dj ian mccolm (r) playing with his band, nagual, in studio b.
when i met ian as a freshman in dascomb, i was immediately impressed with his breadth of musical knowledge and passion. three years later, ian’s show infinity iii: supreme peak is among my favorite shows at wobc. tune in tuesday nights @ 11pm for an eclectic mix of mindblowingly lush transcendental jams.
-arielle, program director
Hi Ian! Tell me about your show. What kind of music do you play? Are there any salient themes?
My show is centered around music that I consider transcendental or of a spiritual nature. Not necessarily religious music, but music defined by its ability to inspire ecstatic states. A large portion of this is, what some would call, world music (Indian Classical music, African ceremonial music i.e. Gnawa healing music and East African “witchcraft” music). However, there are American and European performers that figure heavily into this definition for me; many of whom would be considered ambient or “drone” music. Terry Riley, Pelt, LaMonte Young, Charlemagne Palestine, and some of Brian Eno’s work all come to mind. The rest of the music for the show is comprised of pieces by musicians I’ve met on my travels who have evoked that same ecstatic state in their performances. In this category, I would include Sun God and Thousand Foot Whale Claw from Austin, TX and Diamond Terrifier from Brooklyn. Also, I primarily try to rely on my collection of analog recordings (cassettes & LPs) for material in order to assure myself that the majority of the music I play is new to the listening audience.
What’s one song or album you’re super into right now?
I have been listening to a lot of different music recently but I’ve only been stuck on a few records recently. My buddy Dan turned me onto a record called Don’t Forget to Boogie by the Japanese guitarist Tetuzi Akiyama which is really amazing. Akiyama is primarily known for his acoustic material and on this record he goes electric. The album is all fuzzed-out solo guitar with the exception of one acoustic track. The majority of material on the record is Akiyama alternating between pentatonic blues shredding and heavy boogie riffs. The first track “It’s a Boogie Thing,” is introduced by licks that sound like B.B. King on speed. The track eventually settles in a blues shuffle vibe on one chord that never changes for the rest of the song. I really love this record because the riffs take on new meaning when repeated for these extended lengths of time. The listener starts hearing all the upper harmonics that are being expressed due to the fuzz and the rhythm of the riffs takes on a hypnotic quality that really appeals to me.
What’s your favorite show on WOBC?
It’s pretty hard for me to name a favorite show. I really love Chuck Ryals show, “Chameleon Radio.” He’s such a great person with amazing taste is music that I love to tune in and hear new stuff. I have to give a shout-out to “The Real Nitty Gritty” with Tania and Thomas. Those guys have had the show before me two semesters in a row. They always have a killer playlist and they spin off of wax 100% of the time.
How do you see yourself/your show fitting into the broader context of community and independent radio and its importance?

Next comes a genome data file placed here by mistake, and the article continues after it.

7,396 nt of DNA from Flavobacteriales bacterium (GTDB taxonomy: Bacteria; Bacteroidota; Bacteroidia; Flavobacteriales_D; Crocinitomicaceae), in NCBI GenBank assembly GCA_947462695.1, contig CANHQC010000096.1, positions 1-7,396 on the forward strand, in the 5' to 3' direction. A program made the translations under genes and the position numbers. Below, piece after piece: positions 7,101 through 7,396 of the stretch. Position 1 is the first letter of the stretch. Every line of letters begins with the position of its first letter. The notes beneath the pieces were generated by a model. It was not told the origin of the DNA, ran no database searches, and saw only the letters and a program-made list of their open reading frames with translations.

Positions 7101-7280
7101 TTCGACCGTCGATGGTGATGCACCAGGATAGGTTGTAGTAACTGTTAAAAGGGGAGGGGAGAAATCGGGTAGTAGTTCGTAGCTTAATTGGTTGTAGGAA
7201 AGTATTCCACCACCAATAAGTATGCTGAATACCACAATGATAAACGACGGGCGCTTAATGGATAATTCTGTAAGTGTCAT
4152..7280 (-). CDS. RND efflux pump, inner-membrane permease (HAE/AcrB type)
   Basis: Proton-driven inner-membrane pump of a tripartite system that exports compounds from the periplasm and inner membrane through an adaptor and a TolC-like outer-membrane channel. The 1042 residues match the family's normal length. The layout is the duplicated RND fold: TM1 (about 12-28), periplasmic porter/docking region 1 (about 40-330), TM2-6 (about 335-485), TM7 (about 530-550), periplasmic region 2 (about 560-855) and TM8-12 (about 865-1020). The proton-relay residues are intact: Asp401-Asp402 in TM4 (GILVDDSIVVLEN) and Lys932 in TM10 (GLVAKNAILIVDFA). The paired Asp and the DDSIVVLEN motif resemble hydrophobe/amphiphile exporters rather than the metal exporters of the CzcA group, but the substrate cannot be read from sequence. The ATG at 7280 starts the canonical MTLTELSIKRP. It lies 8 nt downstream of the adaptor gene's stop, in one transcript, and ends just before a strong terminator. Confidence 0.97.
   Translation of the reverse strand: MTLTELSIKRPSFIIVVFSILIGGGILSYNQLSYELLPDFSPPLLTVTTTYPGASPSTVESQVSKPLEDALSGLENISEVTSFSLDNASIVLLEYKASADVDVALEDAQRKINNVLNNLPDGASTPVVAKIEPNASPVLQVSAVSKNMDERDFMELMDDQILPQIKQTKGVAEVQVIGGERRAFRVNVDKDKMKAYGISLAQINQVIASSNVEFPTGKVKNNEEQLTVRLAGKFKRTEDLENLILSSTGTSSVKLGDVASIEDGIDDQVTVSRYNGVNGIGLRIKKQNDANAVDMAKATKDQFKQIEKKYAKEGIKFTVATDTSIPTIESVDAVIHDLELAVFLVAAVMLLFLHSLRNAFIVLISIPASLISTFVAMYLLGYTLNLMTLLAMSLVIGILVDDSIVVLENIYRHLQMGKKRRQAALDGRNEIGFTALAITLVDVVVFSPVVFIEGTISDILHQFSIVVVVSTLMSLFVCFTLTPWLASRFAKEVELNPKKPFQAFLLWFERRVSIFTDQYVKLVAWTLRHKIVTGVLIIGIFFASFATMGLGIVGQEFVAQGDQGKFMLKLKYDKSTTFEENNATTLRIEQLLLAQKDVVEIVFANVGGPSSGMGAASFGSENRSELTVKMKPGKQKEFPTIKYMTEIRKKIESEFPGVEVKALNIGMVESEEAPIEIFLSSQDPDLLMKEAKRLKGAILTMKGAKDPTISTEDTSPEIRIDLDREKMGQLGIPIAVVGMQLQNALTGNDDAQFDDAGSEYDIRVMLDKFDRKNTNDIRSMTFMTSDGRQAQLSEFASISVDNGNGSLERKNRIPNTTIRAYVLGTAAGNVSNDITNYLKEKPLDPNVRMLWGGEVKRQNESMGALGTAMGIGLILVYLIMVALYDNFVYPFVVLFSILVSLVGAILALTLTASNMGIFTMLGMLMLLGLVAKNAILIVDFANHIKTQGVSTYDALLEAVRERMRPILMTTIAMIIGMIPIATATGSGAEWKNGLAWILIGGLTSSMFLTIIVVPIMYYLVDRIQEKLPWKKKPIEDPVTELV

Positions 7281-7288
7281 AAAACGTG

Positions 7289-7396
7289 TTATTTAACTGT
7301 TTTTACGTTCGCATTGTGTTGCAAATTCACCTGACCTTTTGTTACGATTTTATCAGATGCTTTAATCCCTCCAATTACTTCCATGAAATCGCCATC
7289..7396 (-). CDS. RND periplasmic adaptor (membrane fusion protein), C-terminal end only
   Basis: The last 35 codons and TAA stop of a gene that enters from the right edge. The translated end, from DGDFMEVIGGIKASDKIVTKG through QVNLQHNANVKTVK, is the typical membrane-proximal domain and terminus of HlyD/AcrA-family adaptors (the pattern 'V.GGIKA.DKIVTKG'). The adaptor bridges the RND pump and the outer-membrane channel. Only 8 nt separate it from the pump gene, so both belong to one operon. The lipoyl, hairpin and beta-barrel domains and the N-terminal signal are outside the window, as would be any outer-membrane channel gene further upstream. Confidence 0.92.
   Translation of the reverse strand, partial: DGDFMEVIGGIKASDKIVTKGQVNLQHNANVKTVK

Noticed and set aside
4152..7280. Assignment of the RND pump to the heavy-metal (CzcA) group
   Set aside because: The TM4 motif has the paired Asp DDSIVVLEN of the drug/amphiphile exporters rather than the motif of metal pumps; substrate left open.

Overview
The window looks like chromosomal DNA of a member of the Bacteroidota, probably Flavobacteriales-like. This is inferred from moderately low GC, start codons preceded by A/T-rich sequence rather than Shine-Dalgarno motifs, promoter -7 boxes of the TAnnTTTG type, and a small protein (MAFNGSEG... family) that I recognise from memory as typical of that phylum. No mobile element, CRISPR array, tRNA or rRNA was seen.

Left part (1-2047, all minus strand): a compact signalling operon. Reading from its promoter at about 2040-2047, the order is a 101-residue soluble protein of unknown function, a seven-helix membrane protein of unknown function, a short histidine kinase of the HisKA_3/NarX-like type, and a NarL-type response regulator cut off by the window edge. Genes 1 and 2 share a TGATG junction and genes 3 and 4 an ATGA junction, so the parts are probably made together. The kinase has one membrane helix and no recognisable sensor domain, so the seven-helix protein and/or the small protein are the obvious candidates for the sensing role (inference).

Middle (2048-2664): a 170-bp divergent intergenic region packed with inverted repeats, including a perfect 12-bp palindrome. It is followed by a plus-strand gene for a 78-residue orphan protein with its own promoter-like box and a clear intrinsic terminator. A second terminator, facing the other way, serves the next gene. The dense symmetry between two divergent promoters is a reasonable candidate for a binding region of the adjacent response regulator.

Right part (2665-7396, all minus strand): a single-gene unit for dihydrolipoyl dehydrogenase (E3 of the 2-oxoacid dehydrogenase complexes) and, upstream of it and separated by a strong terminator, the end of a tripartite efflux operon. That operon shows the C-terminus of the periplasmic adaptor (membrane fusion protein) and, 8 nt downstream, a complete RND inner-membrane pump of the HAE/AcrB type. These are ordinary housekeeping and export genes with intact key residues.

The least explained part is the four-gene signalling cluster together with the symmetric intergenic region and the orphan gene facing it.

Honestly, I try not to think about how much show fits into the broader context of community radio. I’d rather relate to that on an individual level. In my own life, the radio has always served the purpose of broadening my musical horizons and surprising me with quality music when I least expected it from the rest of society. Fundamentally, the most I can hope for, in terms of my relationship with the community & community radio, is that my show brightens someones day, makes them think differently about music and/or life, or transports them to another mental plane. In the simplest possible terms, if I communicate with one person through the airwaves, I have given back what radio has given me.
Do you have a favorite WOBC memory?
I have some great memories at WOBC. However, I have to say that one sticks out as my personal favorite. I had just started doing my first show freshman year and was looking through the vault for some British punk that I hadn’t heard yet. The station manager, Jesse Montgomery, came up to me and asked what I was looking for specifically. I told him and he took me through the whole compilation section of the CD room pulling out stuff that fit my description. That was when I realized how welcoming the environment at the station was and how serious everyone was about music. I think this was a seriously formative experience for me. It was good to see that there was a community in the college that was so musically invested but didn’t have all the academic baggage and jargon that the conservatory has. It was loving music for the sake of music. I don’t know why I react to that memory the way I do, but that’s a reason that I have tried to stay a member of WOBC since then.
Do you have anything else you want to add? Are you working on any interesting projects?
Right now I’m involved in a multitude of projects. I have 3 or 4 cassette releases coming out this Spring/Summer on my tape label, Pidgin Records. One of my bands, Nagual, is recording a full-length LP over Spring Break. I am completing an extended work for solo percussion and electronics which I toured on selections of over January. My friend Ross and I will be performing freely improvised accompaniment to silent films at Mahall’s in Lakewood on Saturday. After graduation, we will be doing a short tour of that material. In addition to all of this, I have to make sure I graduate and pass my classes.